Land for Maine's Future

On July 1, 2021, with Governor Mills' signature, the State budget became law. In doing so, the Land for Maine's Future Program (LMF) was infused with $40 million in new funding for the conservation of working forests, farms, and commercial waterfronts, public access to our woods and waters, the protection and management of wildlife, including deer wintering habitat. The Governor's signature also formalized LMF's long-standing commitment to community conservation and recreation.

Following this great news, the LMF Board will be convening over the coming weeks to determine a strategy and guidelines for allocating these funds. We invite everyone to visit the LMF Public Meetings schedule to learn how to engage in the Board's process. For landowners interested in learning the process of selling property for conservation, please see our Applying for Funds page.

The budget win for LMF and the people of Maine results from strong partnerships and great effort from a broad constituency of non-profit partners, legislators, and individuals who care deeply for Maine's natural heritage.

This opportunity serves as a re-commitment to the findings more than 30 years ago when the Legislature established the Program:

The Legislature finds that Maine is blessed with an abundance of natural resources unique to the northeastern United States; that these natural resources provide Maine residents and visitors to the State with an unparalleled diversity of outdoor recreation opportunities during all seasons of the year and quality of life unmatched in this nation; that the continued availability of public access to these recreation opportunities and the protection of the scenic and natural environment are essential for preserving the State's high quality of life.

We can all be proud of our collective commitment to our shared heritage. Let's look forward and work together and ensure to preserve and pass down Maine's culture and heritage to future generations.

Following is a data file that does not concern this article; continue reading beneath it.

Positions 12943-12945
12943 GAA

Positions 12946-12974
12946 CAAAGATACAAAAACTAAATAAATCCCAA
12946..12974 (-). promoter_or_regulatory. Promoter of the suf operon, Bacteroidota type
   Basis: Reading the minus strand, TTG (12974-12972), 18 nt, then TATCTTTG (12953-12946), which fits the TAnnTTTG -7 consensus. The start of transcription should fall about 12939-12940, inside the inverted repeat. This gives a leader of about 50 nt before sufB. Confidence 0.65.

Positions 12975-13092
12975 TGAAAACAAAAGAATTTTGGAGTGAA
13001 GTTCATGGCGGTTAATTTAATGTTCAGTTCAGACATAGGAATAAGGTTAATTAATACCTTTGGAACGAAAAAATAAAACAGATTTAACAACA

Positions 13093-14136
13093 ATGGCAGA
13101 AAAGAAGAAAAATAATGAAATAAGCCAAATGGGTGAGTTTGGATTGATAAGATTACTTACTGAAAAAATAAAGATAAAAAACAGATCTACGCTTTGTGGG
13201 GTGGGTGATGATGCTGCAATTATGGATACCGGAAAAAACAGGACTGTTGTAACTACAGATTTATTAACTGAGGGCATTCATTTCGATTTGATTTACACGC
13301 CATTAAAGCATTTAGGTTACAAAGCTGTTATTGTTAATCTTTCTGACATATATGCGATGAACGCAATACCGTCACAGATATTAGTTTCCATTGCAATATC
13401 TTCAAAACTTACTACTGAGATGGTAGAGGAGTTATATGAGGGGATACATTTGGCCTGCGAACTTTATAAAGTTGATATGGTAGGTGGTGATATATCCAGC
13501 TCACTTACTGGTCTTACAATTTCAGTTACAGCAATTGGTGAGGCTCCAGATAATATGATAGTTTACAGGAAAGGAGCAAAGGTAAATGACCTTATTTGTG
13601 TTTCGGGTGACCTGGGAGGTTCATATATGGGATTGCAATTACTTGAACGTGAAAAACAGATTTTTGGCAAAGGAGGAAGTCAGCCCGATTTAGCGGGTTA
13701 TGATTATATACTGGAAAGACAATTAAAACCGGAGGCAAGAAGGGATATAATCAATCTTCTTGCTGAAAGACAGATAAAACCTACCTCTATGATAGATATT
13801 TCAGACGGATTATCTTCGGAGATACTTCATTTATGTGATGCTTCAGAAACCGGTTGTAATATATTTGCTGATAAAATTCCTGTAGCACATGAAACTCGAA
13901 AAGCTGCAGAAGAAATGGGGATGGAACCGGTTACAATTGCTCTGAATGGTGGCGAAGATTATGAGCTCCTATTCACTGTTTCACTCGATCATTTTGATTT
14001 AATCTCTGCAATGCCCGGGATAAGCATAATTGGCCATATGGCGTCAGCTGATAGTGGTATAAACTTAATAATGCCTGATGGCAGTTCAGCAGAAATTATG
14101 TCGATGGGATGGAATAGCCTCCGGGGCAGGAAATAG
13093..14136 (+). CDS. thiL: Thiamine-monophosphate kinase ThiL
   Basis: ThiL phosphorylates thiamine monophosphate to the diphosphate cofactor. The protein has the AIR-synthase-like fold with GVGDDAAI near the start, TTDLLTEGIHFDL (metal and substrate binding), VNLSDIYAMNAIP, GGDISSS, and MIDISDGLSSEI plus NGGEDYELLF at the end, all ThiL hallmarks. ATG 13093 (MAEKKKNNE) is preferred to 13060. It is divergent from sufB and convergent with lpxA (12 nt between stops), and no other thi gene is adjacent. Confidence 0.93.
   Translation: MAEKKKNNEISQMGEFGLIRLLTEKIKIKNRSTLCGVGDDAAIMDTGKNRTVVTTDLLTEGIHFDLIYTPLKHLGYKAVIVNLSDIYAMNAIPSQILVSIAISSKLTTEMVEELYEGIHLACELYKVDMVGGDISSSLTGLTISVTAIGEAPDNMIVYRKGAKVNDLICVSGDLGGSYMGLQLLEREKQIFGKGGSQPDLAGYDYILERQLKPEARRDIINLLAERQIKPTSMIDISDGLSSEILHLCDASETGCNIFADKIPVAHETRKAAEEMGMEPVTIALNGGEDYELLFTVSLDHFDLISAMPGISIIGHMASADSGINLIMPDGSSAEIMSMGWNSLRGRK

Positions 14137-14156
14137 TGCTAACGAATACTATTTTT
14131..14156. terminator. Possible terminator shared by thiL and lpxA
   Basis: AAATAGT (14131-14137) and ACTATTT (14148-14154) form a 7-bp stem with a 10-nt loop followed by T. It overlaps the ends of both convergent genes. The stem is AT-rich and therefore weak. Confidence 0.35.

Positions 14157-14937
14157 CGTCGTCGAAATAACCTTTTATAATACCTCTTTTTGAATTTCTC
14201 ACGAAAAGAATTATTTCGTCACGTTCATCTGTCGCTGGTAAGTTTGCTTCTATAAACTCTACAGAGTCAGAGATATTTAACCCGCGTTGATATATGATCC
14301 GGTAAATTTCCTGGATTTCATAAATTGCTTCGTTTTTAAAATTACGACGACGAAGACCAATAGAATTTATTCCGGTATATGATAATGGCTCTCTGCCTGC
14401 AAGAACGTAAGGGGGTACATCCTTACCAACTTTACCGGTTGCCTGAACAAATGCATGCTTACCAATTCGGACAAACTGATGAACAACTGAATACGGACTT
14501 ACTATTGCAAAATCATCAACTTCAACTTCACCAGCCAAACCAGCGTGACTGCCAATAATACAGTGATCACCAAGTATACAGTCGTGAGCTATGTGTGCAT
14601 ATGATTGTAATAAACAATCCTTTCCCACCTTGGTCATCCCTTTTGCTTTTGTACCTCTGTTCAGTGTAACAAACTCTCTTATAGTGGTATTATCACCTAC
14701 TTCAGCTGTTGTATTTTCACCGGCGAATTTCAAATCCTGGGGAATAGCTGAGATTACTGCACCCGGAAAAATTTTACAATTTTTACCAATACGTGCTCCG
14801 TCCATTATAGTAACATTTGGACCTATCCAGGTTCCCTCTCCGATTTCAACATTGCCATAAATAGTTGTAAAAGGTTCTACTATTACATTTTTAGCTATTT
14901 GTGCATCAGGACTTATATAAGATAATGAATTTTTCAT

About Land for Maine's Future

The Land for Maine's Future Program is the State of Maine's primary funding vehicle for conserving land for its natural and recreational value. The program was established in 1987 when Maine citizens voted to fund $35 million to purchase lands of statewide importance. In 1997, new priorities were set forth by a commission of Maine citizens. Since that time the program has administered multiple bonds and even instances of general fund appropriations. Read more about LMF or view our brochure (PDF).

For information contact the Land for Maine's Future Program, and to stay up to date on all of our news (including scheduled LMF Board meetings, workshops, and funding opportunities), sign up to get LMF news and updates delivered directly to your inbox!

Timber Harvesting Improves Forest and Supports Recreation at Dodge Point Public Land

The Maine Bureau of Public Land’s Dodge Point was one of the first LMF investments back in 1989. Since that time, more than half of LMF investments have been spent on working lands which support multiple resource values, including public recreational use, timber harvesting, farming and working waterfronts.

Timber harvests on Maine Public Lands are enhancing wildlife habitat, improving forest health, and generating revenue to support all of the resources that Public Lands provides to the people of the State of Maine. Earlier this year a timber harvest, begun during the winter of 2020, was completed at Dodge Point Public Land. The objective of the harvest was to improve the overall health of the forest by selectively removing low quality trees while allowing the designated higher quality trees to grow and regenerate the forest. The Dodge Point Timber Harvest video shows some of the harvest machinery in action and is narrated by Stephen Richardson, Senior Forest Engineer, and Andy Cutko, Director, of the Maine Bureau of Parks and Lands. This harvest continues the forest stewardship legacy of the Freeman Family, who, as owners in 1978, won the State of Maine Tree Farm of the Year Award.

Not only does the harvest contribute to improved forest health, it also provides revenue to support recreational amenities such as the trails and trailheads. Visitors to Dodge Point enjoy recreational opportunities for hiking, cross-country skiing, skating, swimming, fishing, bird and wildlife watching, and can get down to the water at the seasonal pier, and at two pebble beaches. Dodge Point is also the northeast terminus of the River-Link Trail, which was made possible by Coastal Rivers Conservation Trust and partners and two major grants from the Land for Maine’s Future (LMF) Program. Coastal Rivers donors and volunteers also assist with upkeep of Dodge Point while LMF protects the working woodlands and recreation at this very popular and highly visited Public Land.